It’s very clear that Wales just trotted along with the UK advice based in the main on Neil Ferguson’s flawed modelling with the Imperial College Team. This report was later trashed by the Oxford University team. As far as I know that report was never even peer reviewed but Wales has presumably based it’s strategy on it. Imperial College has received hundreds of millions in funding from the Gates Foundation and others with pro vaccine agenda (I’m not saying vaccines per se are bad by the way); just that his advice may be tainted by ‘the person paying the piper’.

    It is now clear that the removal of a society’s civil liberties by state sanctioned decree is the biggest threat to us. It was based on no real science (just a rush politically to be seen to be doing something) and is totally flawed. Do tell us Mr. Price why this disease that in the main kills the very elderly (that is not being callous just a fact as most would have died in the next few months anyway – that is why they are in nursing homes in the first place) and 9 out of 10 have pre existing conditions is so serious because it may kill 20,000 – 40,000 in the UK whilst cigarette smoking kills 80,000+ a year in the UK. I haven’t seen a single cigarette under lockdown.

    A recent paper from the USA “Hospitalization Rates and Characteristics of Patients Hospitalized with Laboratory-Confirmed Coronavirus Disease 2019” again confirms that most “Most of the hospitalized patients had underlying conditions”. Including “Among hospitalized COVID-19 patients, hypertension prevalence was 50% (range across age groups = 18%–73%), and obesity prevalence was 48% (range across age groups = 41%–59%).”
    “During March 1–30, underlying medical conditions and symptoms at admission were reported through COVID-NET for approximately 180 (12.1%) hospitalized adults 89.3% had one or more underlying conditions. The most commonly reported were hypertension (49.7%), obesity (48.3%), chronic lung disease (34.6%), diabetes mellitus (28.3%), and cardiovascular disease (27.8%)”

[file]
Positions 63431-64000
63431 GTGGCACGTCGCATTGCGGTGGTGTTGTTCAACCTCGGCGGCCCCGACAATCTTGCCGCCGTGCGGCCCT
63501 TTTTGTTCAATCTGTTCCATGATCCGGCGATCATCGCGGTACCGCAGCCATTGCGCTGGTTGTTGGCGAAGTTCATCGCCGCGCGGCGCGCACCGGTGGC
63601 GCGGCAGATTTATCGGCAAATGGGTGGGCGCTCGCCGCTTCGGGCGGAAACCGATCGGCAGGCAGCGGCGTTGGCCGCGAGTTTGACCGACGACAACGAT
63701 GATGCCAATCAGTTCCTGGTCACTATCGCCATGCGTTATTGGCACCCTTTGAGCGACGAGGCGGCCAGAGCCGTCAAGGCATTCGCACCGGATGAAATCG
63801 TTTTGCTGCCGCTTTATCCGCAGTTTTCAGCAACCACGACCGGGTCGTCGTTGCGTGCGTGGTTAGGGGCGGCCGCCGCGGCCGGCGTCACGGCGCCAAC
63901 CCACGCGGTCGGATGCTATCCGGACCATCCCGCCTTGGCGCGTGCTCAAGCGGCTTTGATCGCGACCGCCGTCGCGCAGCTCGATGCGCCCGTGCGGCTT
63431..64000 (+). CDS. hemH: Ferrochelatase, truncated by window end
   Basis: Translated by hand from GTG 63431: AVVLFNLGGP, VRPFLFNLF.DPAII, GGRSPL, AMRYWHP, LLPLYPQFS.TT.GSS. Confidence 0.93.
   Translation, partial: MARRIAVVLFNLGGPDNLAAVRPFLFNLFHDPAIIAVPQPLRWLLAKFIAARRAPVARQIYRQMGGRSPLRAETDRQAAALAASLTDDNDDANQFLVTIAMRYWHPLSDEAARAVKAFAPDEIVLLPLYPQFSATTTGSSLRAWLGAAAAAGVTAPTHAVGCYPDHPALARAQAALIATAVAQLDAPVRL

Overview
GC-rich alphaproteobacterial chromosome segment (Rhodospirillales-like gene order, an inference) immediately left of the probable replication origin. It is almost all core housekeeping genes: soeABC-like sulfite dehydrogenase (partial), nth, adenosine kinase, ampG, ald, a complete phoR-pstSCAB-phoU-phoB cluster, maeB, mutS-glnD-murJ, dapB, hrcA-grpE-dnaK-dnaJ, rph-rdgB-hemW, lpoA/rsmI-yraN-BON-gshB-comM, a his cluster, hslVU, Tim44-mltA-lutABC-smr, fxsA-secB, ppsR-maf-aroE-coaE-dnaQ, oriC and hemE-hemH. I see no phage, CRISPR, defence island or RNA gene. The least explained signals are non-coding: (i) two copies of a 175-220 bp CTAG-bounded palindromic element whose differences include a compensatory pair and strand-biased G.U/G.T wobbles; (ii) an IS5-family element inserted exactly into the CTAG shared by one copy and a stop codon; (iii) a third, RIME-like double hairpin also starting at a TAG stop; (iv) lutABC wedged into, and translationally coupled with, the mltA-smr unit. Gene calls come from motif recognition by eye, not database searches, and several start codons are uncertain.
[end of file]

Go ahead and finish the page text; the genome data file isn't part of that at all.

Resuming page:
The implication being that much of the morbidity supposedly caused by the virus is actually mostly self inflicted and thus why has no country yet prescribed statutory exercise regimes as opposed to lockdown? The cynic in me would say that, amongst other reasons, there is not much profit for big pharma and the medical industrial complex in going down that route.

    https://www.cdc.gov/mmwr/volumes/69/wr/pdfs/mm6915e3-H.pdf

    The reality is that you failed as politicians to fund and prepare the NHS properly for such an event. The event itself is no more serious than a severe flu outbreak, you are just following the herd to be seen to be doing something and have completely trashed Wales’ economy as a result

    Perhaps Wales should start listening to some experienced scientists? Professor Johan Giesecke, one of the world’s most senior epidemiologists, advisor to the Swedish Government (he hired Anders Tegnell who is currently directing Swedish strategy), the first Chief Scientist of the European Centre for Disease Prevention and Control, and an advisor to the director general of the WHO, lays out with typically Swedish bluntness why he thinks:

    UK policy on lockdown and other European countries are not evidence-based.
    The correct policy is to protect the old and the frail only.
    This will eventually lead to herd immunity as a “by-product."
    The Imperial College paper was “not very good” and he has never seen an unpublished paper have so much policy impact.
    The paper was very much too pessimistic.
    Any such models are a dubious basis for public policy anyway.
    The flattening of the curve is due to the most vulnerable dying first as much as the lockdown.
    The results will eventually be similar for all countries.
    Covid-19 is a “mild disease” and similar to the flu, and it was the novelty of the disease that scared people.

    The actual fatality rate of Covid-19 is the region of 0.1%.

    At least 50% of the population of both the UK and Sweden will be shown to have already had the disease when mass antibody testing becomes available.

    https://youtu.be/bfN2JWifLCY


Our privacy policy.
Follow Adam Price on Facebook, Twitter, and Instagram.